From my research it indicated there was a problem with the rom chip at 3N so I removed the rom chip again and cleaned it some more and also cleaned the socket again.

Galaga ROM 3N
Galaga ROM 3N
Galaga socket 3N
Galaga socket 3N

I also read that the power supply voltage should be checked and adjusted if it wasn’t around 5.2 volts. My power supply was putting out 4.9 volts so after I adjusted it to 5.2

Galaga power supply adjusting voltage
Galaga power supply adjusting voltage

After the cleaning the 3N rom chip / socket and adjusting the power supply voltage I’m happy to say that I’ve had no problems at all with the game. It hasn’t rebooted on me or acted up at all.

Video of the end result

Next on my list is to install a marquee light because it doesn’t have one in the cabinet. I’ve already ordered side art and the kick panel art so that the cabinet looks complete. All in all I’m very happy with my Galaga game.

Sega Genesis Opening Title Screen Intro Videos

Sega Genesis Opening Title Screen Intro Videos

A compilation of Sega Genesis Opening Title Screen Intro Videos. Some games have the title theme and demo gameplay footage while others just are the static title screen. These videos are sometimes called “attract mode” on arcade machines, which is meant to make the player familiar with the gameplay. It’s funny how the quality of the gameplay can vary so much from game to game. It seems that some games were played by experts and others were played by someone who had no idea of what the point of the game way. Depending on the game it will either loop through the same short video over and over indefinitely while some other games will show you many different levels that you can play.

Sonic The Hedgehog

Contra Hard Corps

Sword of Vermilion

Streets of Rage

Rocket Knight Adventures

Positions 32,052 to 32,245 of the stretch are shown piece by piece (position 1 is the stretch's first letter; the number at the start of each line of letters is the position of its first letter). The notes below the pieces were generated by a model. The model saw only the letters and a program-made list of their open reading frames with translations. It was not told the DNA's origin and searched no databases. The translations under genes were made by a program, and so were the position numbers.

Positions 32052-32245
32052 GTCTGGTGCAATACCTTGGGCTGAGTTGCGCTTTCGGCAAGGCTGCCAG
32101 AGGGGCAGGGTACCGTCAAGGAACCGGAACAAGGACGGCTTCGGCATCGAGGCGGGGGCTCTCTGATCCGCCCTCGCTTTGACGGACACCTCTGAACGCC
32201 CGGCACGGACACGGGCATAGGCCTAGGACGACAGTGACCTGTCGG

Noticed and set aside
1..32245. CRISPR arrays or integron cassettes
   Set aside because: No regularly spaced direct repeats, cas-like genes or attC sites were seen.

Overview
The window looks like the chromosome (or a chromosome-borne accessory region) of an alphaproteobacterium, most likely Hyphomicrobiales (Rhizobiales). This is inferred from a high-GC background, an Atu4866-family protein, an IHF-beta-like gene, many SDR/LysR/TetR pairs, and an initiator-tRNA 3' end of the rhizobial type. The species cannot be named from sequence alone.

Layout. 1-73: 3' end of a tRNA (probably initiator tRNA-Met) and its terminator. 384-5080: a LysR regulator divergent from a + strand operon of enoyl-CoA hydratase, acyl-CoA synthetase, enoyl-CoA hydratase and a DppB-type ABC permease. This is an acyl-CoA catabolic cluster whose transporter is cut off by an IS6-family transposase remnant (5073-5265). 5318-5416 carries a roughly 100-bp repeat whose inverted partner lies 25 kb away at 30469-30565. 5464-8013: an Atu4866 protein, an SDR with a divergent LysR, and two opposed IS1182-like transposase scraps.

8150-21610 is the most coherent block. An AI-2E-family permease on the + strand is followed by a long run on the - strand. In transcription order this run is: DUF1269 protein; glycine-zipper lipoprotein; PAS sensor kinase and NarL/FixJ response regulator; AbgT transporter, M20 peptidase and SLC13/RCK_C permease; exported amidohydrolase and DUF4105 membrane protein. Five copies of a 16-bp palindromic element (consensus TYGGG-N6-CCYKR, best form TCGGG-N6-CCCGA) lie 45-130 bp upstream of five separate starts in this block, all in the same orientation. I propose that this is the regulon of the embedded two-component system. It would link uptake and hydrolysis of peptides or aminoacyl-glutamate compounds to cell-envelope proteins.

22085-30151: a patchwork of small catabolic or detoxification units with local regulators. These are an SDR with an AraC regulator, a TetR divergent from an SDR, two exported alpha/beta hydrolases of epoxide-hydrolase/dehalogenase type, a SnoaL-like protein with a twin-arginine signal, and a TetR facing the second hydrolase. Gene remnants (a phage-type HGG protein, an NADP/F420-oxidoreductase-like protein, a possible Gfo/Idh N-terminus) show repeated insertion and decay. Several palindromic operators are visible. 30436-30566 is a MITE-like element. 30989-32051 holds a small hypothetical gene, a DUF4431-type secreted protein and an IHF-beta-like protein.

Shadowrun

Nintendo NES Opening Title Screen Intro Videos

A compilation of Nintendo NES Opening Title Screen Intro Videos. Some games have the title theme and demo gameplay footage while others just are the static title screen.

Adventure Island

8 Eyes

A Nightmare on Elm Street

Contra

GI Joe

Life Force

Power Blade

Balloon Fight

The Goonies 2

Bonk’s Adventure

Nightshade

DuckTales

Contra Force

Journey To Silius

Zombie Nation

Castlevania

Kid Icarus

Final Fantasy

Pinbot

Blades of Steel

Faxanadu

Double Dragon

Clash at Demon Head

Felix the Cat

Mega Man 2

Mario is Missing

Ultima Exodus

Retro Games Collecting 101

Welcome to the world of Retro Games collecting!

Retro game collecting is a wonderful hobby that lets people relive their childhood playing the classic games that they grew up with. Retro game collecting also lets younger people experience all the fun and excitement of classic games. Today’s modern games are filled with vast 3D lands, voice acting, and full movie like capabilties. The classic games of the 70’s, 80’s and 90’s obviously can’t compete with this new technology but they have their own charm and personality that makes them enjoyable. These games were built on exciting gameplay, difficult challenge, and all around fun.

The many types of retro game collectors

There are many different “type” of retro game collectors. The common types of collectors are the following:


  • Loose Game Collectors

    – Collectors who collect the game only.
    Loose games are the most common way to find a retro game for sale. They are much less expensive than finding a game in the original packaging.

    Loose Atari 2600 Haunted House
    Loose Atari 2600 Haunted House
    Loose NES Legend of Zelda
    Loose NES Legend of Zelda
    Loose Sega Genesis Road Rash 3
    Loose Sega Genesis Road Rash 3

  • CIB Games Collectors

    – CIB stands for “Complete in Box”. These are collectors of the game, box, and instruction manuals.

    Advanced Dungeons and Dragons Intellivision Complete in Box
    Advanced Dungeons and Dragons Intellivision Complete in Box

  • Sealed Games Collectors

    – Collectors of unopened games in their original shrink wrap. This is the most expensive type of retro game collecting.

    Sealed Advanced Dungeons and Dragons Treasue of Tarmin Intellivsion
    Sealed Advanced Dungeons and Dragons Treasue of Tarmin Intellivsion

  • Variant Game Collectors

    – Collectors of games that were released with notable differences. Some common game variants are differences of labels, artwork, or boxes.

    Duck Hunt Original Release & Rev-a Variant CIB front
    Duck Hunt Original Release & Rev-a Variant CIB front
    Duck Hunt Original Release & Rev-a Variant CIB back
    Duck Hunt Original Release & Rev-a Variant CIB back

  • Paper Collectors